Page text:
On 21st October 1921, Arthur Trimmer registered the birth of his daughter Deborah Jane in the Hillhead district of Glasgow. Born on the 30th September 1921, Deborah Jane Trimmer was one of 123,201 registered births in Scotland that year. These entries, comprising of 48,534 images, can now be searched and downloaded on the ScotlandsPeople website.
While the name Deborah Jane Trimmer may not mean much to those other than the most obsessive of film fans, the name Deborah Kerr (1921-2007) almost certainly will. As a promising young actress, Deborah changed her last name to Kerr. She honoured her Scottish ancestry by picking the surname of her Scottish paternal great-grandmother as her stage name. It proved to be a wise choice; the publicity department at MGM studios tagged her films with the slogan â€˜Kerr â€“ rhymes with star!â€™
Birth certificate of Deborah Jane Trimmer, on 30th September 1921.
Crown copyright, National Records of Scotland, Statutory Register of Births 1921, 644/12 491 page 164.
Kerrâ€™s father, Arthur Charles Trimmer, was a civil engineer and had moved to Glasgow after his service in the First World War to work for Sir William Arrol and Co. as general manager of the public works contracting department. Arrol had famously built the bridges across the Tay and Forth in the later nineteenth century. Trimmer, known as â€™Jackâ€™ had been a pilot in the war and lost a leg during the Battle of the Somme. Trimmer and Kathleen Rose Smale were married at Lydney in Gloucestershire during 1919. Two years after their marriage their daughter Deborah was born at a Hillhead nursing home. The Trimmer family spent their early years in Helensburgh, before relocating to Gloucestershire.
Kerr was educated at Northumberland House School in Bristol and won prizes for her piano playing. She also joined Katherine Blottâ€™s school of dance and seriously considered a career as a dancer, before taking part, at the age of 17, in a local radio voice test which was part of Bristolâ€™s Eisteddfod. Competition judge Francis Dillon of the BBC described her voice as â€œa beautiful microphone voiceâ€ (Western Daily Press, 30 March 1939). Beating 65 other entrants to take first place, Kerr said that she would like to pursue radio work and had already performed for local Western Regional radio. Kerrâ€™s radio success transferred rapidly to screen. Her first film role at the age of 18 was in Contraband (1940), made by the writer-director team of Michael Powell and Emeric Pressburger. Although her scenes were deleted, Kerr must have left an enduring mark on the film-making team as she went on to star in some of their most acclaimed projects, including The Life and Death of Colonel Blimp (1943) and Black Narcissus (1947).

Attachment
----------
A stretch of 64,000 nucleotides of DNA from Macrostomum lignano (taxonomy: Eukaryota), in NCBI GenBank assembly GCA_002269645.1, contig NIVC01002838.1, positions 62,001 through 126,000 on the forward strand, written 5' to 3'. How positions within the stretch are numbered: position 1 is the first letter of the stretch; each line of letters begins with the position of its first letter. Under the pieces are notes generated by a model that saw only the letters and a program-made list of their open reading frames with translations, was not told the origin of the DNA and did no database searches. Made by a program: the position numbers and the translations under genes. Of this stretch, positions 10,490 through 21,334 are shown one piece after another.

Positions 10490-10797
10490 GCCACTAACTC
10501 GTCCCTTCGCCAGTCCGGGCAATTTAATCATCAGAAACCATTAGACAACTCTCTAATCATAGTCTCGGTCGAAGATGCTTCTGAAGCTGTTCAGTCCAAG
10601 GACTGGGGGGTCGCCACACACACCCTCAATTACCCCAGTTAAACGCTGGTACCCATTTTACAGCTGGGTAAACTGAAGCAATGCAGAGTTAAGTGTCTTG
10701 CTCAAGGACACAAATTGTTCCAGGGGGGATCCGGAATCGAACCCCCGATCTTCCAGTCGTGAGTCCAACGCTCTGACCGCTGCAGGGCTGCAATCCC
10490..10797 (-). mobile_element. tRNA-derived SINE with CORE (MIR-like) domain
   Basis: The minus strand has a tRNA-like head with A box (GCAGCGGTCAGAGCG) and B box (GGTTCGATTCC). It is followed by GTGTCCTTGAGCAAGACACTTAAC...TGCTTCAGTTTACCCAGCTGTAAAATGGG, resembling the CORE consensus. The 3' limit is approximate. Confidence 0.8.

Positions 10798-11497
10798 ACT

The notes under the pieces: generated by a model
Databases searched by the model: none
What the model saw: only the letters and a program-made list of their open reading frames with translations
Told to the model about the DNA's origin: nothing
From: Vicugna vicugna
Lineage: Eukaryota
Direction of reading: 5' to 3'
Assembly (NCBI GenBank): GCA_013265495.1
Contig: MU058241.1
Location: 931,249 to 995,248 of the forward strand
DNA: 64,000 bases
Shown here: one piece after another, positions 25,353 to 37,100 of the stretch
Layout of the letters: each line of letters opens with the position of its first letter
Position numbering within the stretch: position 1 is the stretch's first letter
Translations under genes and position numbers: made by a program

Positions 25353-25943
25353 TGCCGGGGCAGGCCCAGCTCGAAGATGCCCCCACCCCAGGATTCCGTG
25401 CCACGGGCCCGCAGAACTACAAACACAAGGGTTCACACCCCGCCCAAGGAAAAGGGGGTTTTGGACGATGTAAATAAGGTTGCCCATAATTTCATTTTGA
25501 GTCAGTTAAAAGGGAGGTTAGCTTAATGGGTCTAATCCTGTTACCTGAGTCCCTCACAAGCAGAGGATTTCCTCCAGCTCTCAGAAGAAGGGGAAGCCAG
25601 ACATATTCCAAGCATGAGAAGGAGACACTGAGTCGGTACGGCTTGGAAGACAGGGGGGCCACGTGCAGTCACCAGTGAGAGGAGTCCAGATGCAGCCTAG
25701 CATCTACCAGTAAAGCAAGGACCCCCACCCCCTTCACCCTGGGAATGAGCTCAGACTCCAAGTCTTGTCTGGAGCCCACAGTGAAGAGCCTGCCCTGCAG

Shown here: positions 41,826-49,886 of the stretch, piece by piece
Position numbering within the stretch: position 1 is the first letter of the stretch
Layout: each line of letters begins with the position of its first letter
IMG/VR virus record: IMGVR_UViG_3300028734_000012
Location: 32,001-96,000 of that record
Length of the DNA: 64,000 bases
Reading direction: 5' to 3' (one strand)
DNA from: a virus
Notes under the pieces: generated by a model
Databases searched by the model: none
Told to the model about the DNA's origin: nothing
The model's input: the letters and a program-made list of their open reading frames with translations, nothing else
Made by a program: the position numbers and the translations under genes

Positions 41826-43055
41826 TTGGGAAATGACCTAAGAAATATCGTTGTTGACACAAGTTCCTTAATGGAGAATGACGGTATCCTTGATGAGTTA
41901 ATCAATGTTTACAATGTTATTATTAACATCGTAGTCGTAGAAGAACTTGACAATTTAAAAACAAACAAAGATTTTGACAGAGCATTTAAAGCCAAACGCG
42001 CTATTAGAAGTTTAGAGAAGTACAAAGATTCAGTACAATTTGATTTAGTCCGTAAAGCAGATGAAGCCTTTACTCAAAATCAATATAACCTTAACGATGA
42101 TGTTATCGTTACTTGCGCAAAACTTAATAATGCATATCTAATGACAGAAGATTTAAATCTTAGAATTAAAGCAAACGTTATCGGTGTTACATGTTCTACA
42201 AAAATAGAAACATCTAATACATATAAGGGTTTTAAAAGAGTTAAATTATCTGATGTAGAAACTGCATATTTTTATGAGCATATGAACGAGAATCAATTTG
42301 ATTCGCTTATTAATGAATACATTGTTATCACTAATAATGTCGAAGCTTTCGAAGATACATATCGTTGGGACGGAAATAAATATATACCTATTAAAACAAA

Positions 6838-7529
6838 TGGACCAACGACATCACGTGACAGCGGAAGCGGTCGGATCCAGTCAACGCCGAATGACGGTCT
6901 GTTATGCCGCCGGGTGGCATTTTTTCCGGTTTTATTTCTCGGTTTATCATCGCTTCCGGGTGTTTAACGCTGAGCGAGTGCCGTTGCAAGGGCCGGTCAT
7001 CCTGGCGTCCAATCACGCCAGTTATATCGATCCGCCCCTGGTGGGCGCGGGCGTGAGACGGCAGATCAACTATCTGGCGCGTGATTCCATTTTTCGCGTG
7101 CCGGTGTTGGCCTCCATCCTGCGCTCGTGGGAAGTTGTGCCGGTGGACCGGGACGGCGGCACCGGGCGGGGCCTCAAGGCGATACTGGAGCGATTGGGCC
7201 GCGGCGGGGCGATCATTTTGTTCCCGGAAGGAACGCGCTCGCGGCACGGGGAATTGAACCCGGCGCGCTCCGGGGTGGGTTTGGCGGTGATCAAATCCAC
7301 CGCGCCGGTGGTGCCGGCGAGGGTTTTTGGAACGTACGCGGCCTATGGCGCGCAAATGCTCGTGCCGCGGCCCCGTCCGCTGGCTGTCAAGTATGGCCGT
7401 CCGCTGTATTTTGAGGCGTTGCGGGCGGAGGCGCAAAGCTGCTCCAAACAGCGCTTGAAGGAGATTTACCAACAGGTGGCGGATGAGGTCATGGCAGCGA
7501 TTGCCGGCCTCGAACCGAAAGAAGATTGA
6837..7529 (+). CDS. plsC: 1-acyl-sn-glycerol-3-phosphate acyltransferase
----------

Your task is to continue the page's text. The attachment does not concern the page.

After gaining critical acclaim for her performance as Sister Clodagh in the commercially successful Black Narcissus, Kerr moved to Hollywood under contract to MGM. To begin with, her cut-glass accent saw her typecast as typically reserved and repressed English characters. Nevertheless, Kerr gained the first of her six Oscar nominations opposite Spencer Tracy in Edward, My Son (1949).
It was the role of the adulteress Karen Holmes in From Here to Eternity (1953) alongside Burt Lancaster and Frank Sinatra that allowed her to reinvent herself and play a broader range of characters. Other notable roles of this decade include the hugely popular musical production of The King and I (1956) and An Affair to Remember (1957) opposite fellow British actor Cary Grant.
From the trailer to From Here to Eternity (1953), the famous kiss on the beach scene between Kerr and Burt Lancaster. Directed by Fred Zinnemann, the film also starred Hollywood heavyweights Montgomery Clift and Frank Sinatra.
Credit: Wiki Commons Reproduced under Creative Commons license by 4.0, via Wikimedia Commons
In the late 1960s the American film industry underwent profound changes and the kind of classic films that Kerr was used to making appeared slightly outdated at the time as Hollywood increasingly catered for the baby boomer generation. Kerr left film behind and her later career was dominated by her successful return to the stage in productions such as Pulitzer Prize winning Seascape (1975) on Broadway and George Bernard Shawâ€™s Candida (1977) in Londonâ€™s West End. Kerr also appeared in the BBC production of Barbara Taylor Bradfordâ€™s A Woman of Substance (1984), for which she was nominated for an Emmy Award.
Kerrâ€™s first marriage was to Squadron-Leader Anthony C. Bartley, who was a Battle of Britain pilot. The couple had daughters born in 1947 and 1951, but Kerrâ€™s work put pressure on the relationship and it ended in divorce in 1959. Kerr went on to marry author Peter Viertel in 1960, a relationship that lasted until her death on 16th October 2007.
Kerr was a multitalented actress, adept in comedic and serious roles, known for her grace and subtlety. Her contribution to the film industry was celebrated by BAFTA in 1991 with a Special Award and in 1994 she was awarded an honorary Oscar by the Academy Awards. To mark the 100th anniversary of her birth, a blue plaque was erected outside the place of her birth in Glasgow.
Deborah Kerr, on-set of the film The Grass is Greener, 1960.
Image credit: Â© Mary Evans / Glasshouse Images